The City of Cape Town has warned that getting rid of the cockroaches and their fellow food seekers, the flies and rodents that come with the warmer weather, needs to be done safely.
Health MMC Zahid Badroodien said in the last financial year (July 2018 – Jun 2019), City Health recorded 32 cases of pesticide poisoning.
He said people often did not realise how dangerous certain products were because there either was no package insert, or it was in a foreign language.
He named Two-Step, Green Leaf sachets for cockroaches and flies, Aldicarb, liquid poison mixtures, slug granules and insecticide chalk sticks as some of the products one needs to use with caution.
Badroodien said many of these products were illegal, but they were used because they were cheap and effective, particularly for residents who could not afford to bring in pest control companies.
He said they were concerned about how these products made their into the local market as well as the accidental ingestion, disposal and impact on the environment.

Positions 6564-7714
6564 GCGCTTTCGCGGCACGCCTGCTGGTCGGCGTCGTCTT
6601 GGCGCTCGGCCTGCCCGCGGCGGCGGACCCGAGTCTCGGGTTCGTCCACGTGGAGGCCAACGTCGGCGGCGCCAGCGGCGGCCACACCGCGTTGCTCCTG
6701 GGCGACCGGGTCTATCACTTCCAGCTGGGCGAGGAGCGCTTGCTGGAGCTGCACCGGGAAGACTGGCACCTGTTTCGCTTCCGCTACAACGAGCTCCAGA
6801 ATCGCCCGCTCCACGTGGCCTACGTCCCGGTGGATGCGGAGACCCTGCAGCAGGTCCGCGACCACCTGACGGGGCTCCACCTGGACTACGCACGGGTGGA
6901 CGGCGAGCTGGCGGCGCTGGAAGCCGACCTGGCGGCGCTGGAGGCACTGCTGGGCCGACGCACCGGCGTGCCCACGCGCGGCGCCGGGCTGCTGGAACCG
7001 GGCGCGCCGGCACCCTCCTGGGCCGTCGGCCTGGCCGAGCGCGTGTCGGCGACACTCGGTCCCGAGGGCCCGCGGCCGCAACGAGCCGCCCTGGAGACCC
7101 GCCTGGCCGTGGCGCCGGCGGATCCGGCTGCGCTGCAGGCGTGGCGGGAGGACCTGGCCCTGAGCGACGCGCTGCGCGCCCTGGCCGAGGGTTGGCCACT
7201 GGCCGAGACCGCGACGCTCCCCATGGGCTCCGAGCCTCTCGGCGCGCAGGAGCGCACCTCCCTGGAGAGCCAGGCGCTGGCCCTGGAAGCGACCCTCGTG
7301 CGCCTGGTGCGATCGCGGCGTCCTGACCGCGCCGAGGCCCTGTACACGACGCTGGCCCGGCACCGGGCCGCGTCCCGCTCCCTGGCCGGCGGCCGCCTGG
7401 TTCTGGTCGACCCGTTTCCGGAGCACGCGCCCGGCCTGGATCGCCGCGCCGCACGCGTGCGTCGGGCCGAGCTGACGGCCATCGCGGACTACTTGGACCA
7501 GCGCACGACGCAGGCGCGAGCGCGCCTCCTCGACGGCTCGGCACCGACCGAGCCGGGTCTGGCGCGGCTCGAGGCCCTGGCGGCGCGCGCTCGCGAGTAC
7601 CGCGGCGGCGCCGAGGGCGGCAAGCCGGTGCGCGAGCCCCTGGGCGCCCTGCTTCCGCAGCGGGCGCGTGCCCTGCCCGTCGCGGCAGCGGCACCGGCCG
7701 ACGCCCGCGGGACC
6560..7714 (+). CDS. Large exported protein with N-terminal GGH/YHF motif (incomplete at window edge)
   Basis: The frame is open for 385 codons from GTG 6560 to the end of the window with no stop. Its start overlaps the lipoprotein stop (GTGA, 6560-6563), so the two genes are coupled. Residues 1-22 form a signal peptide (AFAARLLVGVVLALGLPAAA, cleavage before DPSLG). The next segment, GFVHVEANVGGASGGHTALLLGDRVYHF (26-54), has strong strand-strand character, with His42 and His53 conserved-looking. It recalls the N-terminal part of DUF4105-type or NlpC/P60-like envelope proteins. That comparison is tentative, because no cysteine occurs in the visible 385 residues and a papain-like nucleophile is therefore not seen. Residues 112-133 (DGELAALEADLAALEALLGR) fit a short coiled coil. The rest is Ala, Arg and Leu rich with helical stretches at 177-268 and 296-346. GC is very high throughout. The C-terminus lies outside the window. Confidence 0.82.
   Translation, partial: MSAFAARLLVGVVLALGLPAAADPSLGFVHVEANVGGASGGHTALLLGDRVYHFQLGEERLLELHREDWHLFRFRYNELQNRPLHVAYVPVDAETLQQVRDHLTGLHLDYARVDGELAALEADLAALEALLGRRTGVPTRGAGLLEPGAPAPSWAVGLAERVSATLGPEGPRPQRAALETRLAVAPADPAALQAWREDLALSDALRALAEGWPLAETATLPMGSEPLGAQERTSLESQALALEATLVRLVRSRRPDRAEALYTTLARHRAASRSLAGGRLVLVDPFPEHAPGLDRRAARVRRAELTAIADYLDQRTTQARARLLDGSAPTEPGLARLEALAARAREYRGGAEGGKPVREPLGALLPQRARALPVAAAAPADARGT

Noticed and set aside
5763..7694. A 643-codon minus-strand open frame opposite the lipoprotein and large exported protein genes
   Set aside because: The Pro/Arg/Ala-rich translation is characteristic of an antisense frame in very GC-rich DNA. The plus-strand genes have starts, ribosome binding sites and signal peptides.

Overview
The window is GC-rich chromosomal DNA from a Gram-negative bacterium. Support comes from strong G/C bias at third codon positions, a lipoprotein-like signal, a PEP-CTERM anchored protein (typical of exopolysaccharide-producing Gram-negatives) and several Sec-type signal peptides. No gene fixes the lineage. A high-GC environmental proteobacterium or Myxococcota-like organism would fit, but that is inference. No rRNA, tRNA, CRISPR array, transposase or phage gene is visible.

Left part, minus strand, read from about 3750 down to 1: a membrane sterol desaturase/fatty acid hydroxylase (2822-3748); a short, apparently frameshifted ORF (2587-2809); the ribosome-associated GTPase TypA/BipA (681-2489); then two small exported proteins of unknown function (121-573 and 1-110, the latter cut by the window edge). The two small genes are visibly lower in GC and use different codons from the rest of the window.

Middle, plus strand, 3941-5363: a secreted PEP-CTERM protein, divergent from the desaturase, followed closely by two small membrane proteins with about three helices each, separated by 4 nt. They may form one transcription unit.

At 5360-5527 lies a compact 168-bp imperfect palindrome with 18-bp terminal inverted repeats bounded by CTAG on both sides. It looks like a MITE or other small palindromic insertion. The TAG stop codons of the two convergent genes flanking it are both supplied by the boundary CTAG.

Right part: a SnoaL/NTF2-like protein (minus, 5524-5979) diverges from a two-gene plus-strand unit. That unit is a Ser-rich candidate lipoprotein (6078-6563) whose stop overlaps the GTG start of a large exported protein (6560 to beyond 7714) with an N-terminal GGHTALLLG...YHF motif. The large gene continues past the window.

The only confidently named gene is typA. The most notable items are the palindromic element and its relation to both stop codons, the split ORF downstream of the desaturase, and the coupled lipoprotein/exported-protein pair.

The City’s health department is among a number of agencies on the inter-sectoral Pesticide Poisoning Action Group. Other participants are Law Enforcement, Metro Police, the South African Police Service and the Department of Agriculture, Forestry and Fisheries.
The Pesticide Poisoning Action Group conducts regular pesticide raids, combined with education and awareness on the risks of handling illegal pesticides, and how to distinguish between these and legally sanctioned substances.
Badroodien said pests were attracted to household waste and food that had been left out, including pet food.
Some tips to control the pests include:
– Refrain from illegal dumping;
– Keep household bins or bin bags sealed, dry (where possible) and stored in a cool place;
– Wash and disinfect your bin after every removal;
– Keep your refuse bags out of reach of animals;
– Collect and dispose of animal faeces on a daily basis.
City of Cape Town Health department conducts rodent baiting in public spaces and also offers free rodent control services to residents in poorer communities.